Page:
The dilemma of moderating comments vs. free speech

A goal of the online team at The Western Producer is to increase reader engagement at and on our social media channels such as Facebook and Twitter.

As a web editor, one of my tasks is to moderate the comments that are sent in, which is at times not an easy task.

Some comments are easy to moderate. If it includes personal attacks, profanity, or spam, we cut it, while a comment based on an honestly held opinion, whether we agree with it or not, is allowed.

Sometimes this laissez-faire policy can be hard to stick to.

Earlier this week, I placed on our Facebook page a story about how Canadian negotiators may have offered to increase dairy imports into Canada during the Trans-Pacific Partnership talks, but then a story commentator went on an anti-GMO rant and posted links to questionable websites.

Had the story been about GMO technology, the comment wouldn’t have been so out of place, but this comment didn’t move forward the conversation about international trade and supply management in any way.

This comment is an example of a dilemma that myself and fellow web editor Paul Yanko often face: should we allow a small number of commentators to derail important debates in our comment sections?

As it stands, we will allow a comment about the globe-Earth conspiracy and how the world is in actually flat. Paul keeps a tin-foil hat on hand for such occasions.

I’m concerned many of our readers and fans won’t participate in our online discussions because a few prolific commentators, who aren’t even involved in the industry, annoy them.

However, the side of me that advocates for free speech believes anyone should be allowed to voice their opinion in the news media comments sections, which are important public forums.

It’s not just the Producer that’s looking for a way to promote focused discussions in story comment sections, which will enable readers to increase their understanding on an issue.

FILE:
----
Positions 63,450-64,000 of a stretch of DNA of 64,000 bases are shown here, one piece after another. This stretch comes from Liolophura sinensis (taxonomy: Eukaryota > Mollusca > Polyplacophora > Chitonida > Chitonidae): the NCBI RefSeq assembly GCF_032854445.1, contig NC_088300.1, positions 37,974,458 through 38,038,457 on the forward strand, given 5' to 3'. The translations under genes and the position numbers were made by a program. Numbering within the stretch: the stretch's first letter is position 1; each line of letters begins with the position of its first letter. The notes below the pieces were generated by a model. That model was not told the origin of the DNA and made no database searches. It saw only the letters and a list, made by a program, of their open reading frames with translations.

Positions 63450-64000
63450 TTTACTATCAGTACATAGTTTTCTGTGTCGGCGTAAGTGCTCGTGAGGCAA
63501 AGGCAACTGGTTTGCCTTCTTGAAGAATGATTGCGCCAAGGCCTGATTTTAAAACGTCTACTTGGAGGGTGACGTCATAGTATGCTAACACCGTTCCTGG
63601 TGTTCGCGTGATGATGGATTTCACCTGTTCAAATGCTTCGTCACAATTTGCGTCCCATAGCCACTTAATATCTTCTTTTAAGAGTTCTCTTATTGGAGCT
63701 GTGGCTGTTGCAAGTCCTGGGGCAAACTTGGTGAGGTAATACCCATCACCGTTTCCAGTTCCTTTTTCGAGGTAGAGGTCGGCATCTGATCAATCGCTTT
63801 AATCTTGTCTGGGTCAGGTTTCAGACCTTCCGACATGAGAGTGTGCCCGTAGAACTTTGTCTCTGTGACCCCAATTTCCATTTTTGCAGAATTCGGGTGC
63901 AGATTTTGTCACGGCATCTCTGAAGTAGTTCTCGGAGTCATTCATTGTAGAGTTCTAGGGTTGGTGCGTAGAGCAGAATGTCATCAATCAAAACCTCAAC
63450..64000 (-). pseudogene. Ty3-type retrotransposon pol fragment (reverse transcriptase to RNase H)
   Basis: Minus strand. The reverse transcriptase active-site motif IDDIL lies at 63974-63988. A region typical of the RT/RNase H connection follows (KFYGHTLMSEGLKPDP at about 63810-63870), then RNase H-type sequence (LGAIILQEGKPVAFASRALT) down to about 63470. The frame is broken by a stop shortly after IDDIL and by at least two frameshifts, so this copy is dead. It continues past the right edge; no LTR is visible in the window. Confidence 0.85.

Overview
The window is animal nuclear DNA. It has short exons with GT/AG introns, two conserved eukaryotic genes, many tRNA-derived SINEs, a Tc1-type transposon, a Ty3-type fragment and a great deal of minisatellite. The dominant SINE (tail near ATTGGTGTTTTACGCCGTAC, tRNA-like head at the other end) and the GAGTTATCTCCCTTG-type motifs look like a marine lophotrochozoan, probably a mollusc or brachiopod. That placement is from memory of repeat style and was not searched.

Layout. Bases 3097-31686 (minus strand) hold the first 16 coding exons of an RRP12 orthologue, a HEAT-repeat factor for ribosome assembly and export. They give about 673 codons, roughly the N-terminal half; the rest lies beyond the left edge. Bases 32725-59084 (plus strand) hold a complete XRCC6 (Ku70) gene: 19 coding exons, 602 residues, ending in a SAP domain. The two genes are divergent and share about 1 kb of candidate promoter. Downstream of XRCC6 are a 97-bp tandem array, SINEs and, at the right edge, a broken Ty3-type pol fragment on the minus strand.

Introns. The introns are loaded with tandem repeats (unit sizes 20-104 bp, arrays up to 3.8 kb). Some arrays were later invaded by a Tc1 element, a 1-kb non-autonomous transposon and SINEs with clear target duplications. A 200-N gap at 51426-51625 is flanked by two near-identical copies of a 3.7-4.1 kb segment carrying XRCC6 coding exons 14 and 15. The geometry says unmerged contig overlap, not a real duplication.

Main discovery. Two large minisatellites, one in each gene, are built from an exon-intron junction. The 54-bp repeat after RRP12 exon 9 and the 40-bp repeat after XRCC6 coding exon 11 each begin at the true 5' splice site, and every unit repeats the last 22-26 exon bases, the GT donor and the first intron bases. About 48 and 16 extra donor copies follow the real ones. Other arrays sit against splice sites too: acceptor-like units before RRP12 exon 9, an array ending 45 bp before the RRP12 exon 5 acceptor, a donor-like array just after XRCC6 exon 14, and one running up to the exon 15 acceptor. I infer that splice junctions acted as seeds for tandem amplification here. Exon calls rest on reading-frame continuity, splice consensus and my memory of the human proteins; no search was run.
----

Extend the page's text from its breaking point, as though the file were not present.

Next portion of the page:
Some news agencies have implemented a Facebook authentication system to try and clean up their comment sections. The idea is that when commentators are anonymous, they are less likely to be civil because there is no chance their lack of tact can come back on them.

Critics of the Facebook authentication method say citizens shouldn’t be forced to have a Facebook account to participate in public discussions, which I think is a fair concern.

Some news organizations have questioned the utility of even having a comment section.

Last week, Sun newspapers told their readers they’re closing their comment sections on most of their online stories because the comments are often filled with “anonymous, negative, even malicious personal attacks, albeit by a minority,” wrote James Wallace, vice-president of editorial at the Sun.

When social media and comment boards first emerged, there was hope that citizens would use them to come together, share information and help overcome the significant challenges we face as a species.

Never before has there been so much information available, and all that is needed to access it is an internet connection and a cheap digital device with web capability. Yet I’m not convinced many of our perspectives have changed significantly since the digital revolution began.

Digital media analysis has described how social media users often seek information and online connections that reinforce what they already believe and ignore information and people that challenges their views.

So our increased reliance on digital media may actually be a polarizing process because there is so much information to choose from, especially if we don’t challenge each other.

Bringing it back to the Producer’s comment sections, if you happen to come across a commentator that claims the world is indeed flat, please feel free to scrutinize their opinion.

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